I have a keg conversion guide here: http://brewhardware.com/kegtokettle
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Old 11-18-2012, 05:29 PM   #7
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Quote:
Originally Posted by plowder2 View Post
What does it cost to make?
That depends... If you're just making a boil keggle, all you need is the ball valve and dip tube inside. Which can be made from one of these dip tubes, and 1/2" ball valves (I prefer the 3 piece for several reasons). Get a few washers,and silicone gaskets or o-rings too. So, in the $45-$50 range for parts for the ball valve assembly. You can add other things as you wish, like a sight tube. I wouldn't bother with a thermometer installed into one, since you can use a fast read, digital, thermometer easily (and use it in more things).

I have my boil keggle equipped with a ball valve assembly (different hardware setup) with TC (TriClove) fittings, a recirculation fitting (above the ball valve setup) for running the boiling wort back into the keggle while sending it through my plate chiller to sanitize, then during the chill phase to do a better job. I also have the sight tube/glass assembly (my own design/make) on mine.

You can go the welded route if you want. I would only do that if you're good with welding (TIG or silver solder) or have a friend that will do it for you. Welders typically charge a good amount for their service.
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Old 11-18-2012, 06:24 PM   #8
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You don't have to put on a valve or anything else. Once you cut off the top, that's as far as you have to go. Simply use an auto siphon to drain. That's what I do to make 11-12 gallon batches.
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Old 11-18-2012, 06:40 PM   #9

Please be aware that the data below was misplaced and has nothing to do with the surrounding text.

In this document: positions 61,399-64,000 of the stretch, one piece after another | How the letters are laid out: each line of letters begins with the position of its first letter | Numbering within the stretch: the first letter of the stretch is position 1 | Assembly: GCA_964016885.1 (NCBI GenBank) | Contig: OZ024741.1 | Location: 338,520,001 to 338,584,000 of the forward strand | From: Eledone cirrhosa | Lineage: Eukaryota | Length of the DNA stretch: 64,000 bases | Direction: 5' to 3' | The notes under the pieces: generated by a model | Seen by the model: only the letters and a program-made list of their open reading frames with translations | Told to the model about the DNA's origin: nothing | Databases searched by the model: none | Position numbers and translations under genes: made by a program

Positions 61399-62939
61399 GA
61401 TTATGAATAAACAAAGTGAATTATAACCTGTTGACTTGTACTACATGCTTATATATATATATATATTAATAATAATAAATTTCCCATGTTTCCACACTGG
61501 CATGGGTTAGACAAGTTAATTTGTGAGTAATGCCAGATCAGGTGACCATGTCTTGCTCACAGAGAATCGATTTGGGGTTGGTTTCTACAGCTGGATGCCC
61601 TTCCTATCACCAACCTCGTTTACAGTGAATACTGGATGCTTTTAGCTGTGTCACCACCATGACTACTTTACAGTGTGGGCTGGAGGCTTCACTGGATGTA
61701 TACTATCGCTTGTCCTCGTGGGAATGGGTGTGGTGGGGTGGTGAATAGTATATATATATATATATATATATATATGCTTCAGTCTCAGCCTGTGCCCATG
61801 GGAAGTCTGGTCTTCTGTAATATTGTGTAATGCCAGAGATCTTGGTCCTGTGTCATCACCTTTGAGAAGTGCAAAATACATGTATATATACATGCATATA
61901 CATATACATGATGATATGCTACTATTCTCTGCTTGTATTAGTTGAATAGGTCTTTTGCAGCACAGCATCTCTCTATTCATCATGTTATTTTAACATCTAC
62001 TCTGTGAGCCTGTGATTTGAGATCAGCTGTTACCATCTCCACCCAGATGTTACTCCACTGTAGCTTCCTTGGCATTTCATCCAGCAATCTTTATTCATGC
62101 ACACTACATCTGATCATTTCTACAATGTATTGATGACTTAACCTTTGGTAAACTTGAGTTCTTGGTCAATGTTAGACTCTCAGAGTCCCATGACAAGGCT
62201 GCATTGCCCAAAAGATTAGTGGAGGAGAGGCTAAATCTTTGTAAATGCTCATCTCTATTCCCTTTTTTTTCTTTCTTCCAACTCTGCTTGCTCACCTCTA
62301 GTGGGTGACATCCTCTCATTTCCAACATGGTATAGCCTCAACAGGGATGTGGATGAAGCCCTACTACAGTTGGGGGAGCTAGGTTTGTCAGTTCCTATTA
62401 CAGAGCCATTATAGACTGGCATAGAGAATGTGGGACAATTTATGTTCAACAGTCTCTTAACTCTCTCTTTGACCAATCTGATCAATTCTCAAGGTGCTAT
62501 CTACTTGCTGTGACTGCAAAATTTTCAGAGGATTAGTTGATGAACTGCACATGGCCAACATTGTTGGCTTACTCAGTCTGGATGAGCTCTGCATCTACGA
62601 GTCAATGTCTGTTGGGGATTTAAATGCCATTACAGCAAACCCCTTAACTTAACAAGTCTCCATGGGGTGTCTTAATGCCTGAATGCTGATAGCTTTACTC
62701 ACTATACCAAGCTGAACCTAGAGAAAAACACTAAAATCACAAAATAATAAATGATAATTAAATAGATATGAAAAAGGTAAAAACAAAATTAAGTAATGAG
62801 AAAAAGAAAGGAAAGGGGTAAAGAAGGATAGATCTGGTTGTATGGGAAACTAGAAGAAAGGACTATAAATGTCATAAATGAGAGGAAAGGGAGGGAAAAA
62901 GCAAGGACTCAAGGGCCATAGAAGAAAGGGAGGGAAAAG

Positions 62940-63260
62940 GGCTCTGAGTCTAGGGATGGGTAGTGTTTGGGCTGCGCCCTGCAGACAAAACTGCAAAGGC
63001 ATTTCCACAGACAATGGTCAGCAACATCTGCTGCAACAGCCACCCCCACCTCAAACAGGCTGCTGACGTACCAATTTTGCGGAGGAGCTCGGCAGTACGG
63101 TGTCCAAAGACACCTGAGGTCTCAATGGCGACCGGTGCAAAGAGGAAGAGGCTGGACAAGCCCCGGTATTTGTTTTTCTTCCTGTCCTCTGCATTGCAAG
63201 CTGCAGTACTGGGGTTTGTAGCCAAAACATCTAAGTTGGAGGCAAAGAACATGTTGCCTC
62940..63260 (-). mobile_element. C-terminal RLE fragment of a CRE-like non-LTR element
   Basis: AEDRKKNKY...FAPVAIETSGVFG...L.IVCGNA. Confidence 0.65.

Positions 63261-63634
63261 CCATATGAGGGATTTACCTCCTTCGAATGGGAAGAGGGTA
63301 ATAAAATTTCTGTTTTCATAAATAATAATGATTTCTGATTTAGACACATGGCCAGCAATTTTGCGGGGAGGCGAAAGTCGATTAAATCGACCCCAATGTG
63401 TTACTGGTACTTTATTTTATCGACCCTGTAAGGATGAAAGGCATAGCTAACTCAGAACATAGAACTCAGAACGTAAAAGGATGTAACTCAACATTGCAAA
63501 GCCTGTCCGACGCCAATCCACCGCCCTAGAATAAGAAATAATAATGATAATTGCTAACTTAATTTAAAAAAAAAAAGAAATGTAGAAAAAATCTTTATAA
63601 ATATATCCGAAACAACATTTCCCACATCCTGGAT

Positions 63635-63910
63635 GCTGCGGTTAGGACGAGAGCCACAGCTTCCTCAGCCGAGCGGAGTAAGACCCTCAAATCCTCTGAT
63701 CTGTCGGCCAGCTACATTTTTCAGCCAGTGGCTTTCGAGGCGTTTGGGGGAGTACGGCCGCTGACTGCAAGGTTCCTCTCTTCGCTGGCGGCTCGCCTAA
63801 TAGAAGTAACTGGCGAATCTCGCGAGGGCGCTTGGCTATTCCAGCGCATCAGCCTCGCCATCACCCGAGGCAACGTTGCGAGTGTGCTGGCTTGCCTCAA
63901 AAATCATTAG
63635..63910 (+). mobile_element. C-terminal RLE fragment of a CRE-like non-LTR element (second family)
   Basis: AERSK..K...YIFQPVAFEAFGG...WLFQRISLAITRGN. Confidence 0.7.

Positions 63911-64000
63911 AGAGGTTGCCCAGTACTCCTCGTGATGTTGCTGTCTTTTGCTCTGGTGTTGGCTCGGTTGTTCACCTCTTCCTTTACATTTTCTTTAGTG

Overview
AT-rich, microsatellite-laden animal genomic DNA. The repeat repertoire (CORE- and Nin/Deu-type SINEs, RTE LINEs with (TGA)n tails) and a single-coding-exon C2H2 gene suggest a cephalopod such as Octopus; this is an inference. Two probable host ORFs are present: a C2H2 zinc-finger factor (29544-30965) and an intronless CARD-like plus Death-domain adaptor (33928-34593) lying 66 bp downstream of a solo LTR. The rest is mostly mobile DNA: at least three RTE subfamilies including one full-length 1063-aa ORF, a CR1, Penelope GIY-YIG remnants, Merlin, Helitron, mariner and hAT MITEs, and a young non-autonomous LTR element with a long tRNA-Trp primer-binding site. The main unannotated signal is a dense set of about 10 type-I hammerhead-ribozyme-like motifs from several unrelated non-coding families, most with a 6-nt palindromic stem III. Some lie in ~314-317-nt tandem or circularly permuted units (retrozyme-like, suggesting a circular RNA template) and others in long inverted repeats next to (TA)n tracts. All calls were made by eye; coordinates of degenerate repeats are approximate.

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Quote:
Originally Posted by pm5k00 View Post
You don't have to put on a valve or anything else. Once you cut off the top, that's as far as you have to go. Simply use an auto siphon to drain. That's what I do to make 11-12 gallon batches.
Issue I see with that is it seriously limits what you can do/use. You're locked into using an IC (at most) to chill the wort. Plus, transferring to fermenter(s) is going to take much longer.

With at least a ball valve installed, you now can use any of the wort chiller types out there. You'll also transfer to fermenter(s) faster/easier.

IME, having a kettle/keggle is a huge help on brew day. I wouldn't brew with anything that doesn't at least have a ball valve installed.
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On Tap: Caramel Ale, Mocha Porter II, MO SMaSH IPA
Waiting/Carbonating: 12.5% Wee Honey II, 8.9% Old Ale, English Brown Ale, Lickah ESB, Mocha Porter II
Fermenting
K1:
K2: Epic mead
K3: TripSix
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Aging:mead
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Old 11-18-2012, 08:20 PM   #10
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Hey Golddiggie where did you get that red thing you use to stack your kegs and what did it cost?